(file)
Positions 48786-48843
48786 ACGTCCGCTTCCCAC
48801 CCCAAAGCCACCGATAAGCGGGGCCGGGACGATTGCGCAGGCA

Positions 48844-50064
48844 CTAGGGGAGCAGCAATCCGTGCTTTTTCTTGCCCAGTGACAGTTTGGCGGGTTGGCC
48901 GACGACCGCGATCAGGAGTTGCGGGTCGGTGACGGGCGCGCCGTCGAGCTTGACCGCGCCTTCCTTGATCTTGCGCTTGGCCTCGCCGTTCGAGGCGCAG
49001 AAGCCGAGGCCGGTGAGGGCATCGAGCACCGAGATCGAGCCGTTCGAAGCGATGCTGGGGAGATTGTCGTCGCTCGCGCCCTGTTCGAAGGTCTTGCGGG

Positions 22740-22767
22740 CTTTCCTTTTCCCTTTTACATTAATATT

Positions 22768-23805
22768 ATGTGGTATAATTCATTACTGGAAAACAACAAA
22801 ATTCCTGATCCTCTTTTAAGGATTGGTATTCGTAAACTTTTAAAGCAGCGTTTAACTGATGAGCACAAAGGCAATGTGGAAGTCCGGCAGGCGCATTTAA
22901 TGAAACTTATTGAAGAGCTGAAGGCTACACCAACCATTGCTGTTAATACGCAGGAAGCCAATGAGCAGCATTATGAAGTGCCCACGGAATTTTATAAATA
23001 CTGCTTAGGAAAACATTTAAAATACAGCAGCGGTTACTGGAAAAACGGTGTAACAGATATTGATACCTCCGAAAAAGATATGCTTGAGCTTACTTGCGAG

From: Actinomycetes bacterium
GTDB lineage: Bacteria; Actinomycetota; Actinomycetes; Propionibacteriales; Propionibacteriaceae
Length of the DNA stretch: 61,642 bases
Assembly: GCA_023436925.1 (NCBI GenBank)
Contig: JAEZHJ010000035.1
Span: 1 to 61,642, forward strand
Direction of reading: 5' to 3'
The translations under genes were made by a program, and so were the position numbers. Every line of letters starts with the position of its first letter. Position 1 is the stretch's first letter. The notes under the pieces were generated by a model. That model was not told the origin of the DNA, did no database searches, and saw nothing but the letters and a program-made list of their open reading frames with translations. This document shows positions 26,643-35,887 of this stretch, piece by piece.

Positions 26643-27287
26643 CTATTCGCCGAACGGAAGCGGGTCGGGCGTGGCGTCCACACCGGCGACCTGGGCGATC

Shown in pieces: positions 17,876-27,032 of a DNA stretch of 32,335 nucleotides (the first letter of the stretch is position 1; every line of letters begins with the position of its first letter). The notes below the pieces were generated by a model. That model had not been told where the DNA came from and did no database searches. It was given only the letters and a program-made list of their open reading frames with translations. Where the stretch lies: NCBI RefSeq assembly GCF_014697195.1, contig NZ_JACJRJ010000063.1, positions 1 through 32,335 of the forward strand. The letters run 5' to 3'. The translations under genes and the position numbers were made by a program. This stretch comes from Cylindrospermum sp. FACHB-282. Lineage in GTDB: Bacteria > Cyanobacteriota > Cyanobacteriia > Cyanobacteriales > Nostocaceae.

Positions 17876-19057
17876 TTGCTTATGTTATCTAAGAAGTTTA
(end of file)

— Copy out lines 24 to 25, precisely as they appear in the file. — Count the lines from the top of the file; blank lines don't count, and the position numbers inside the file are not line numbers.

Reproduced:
26643 CTATTCGCCGAACGGAAGCGGGTCGGGCGTGGCGTCCACACCGGCGACCTGGGCGATC

Shown in pieces: positions 17,876-27,032 of a DNA stretch of 32,335 nucleotides (the first letter of the stretch is position 1; every line of letters begins with the position of its first letter). The notes below the pieces were generated by a model. That model had not been told where the DNA came from and did no database searches. It was given only the letters and a program-made list of their open reading frames with translations. Where the stretch lies: NCBI RefSeq assembly GCF_014697195.1, contig NZ_JACJRJ010000063.1, positions 1 through 32,335 of the forward strand. The letters run 5' to 3'. The translations under genes and the position numbers were made by a program. This stretch comes from Cylindrospermum sp. FACHB-282. Lineage in GTDB: Bacteria > Cyanobacteriota > Cyanobacteriia > Cyanobacteriales > Nostocaceae.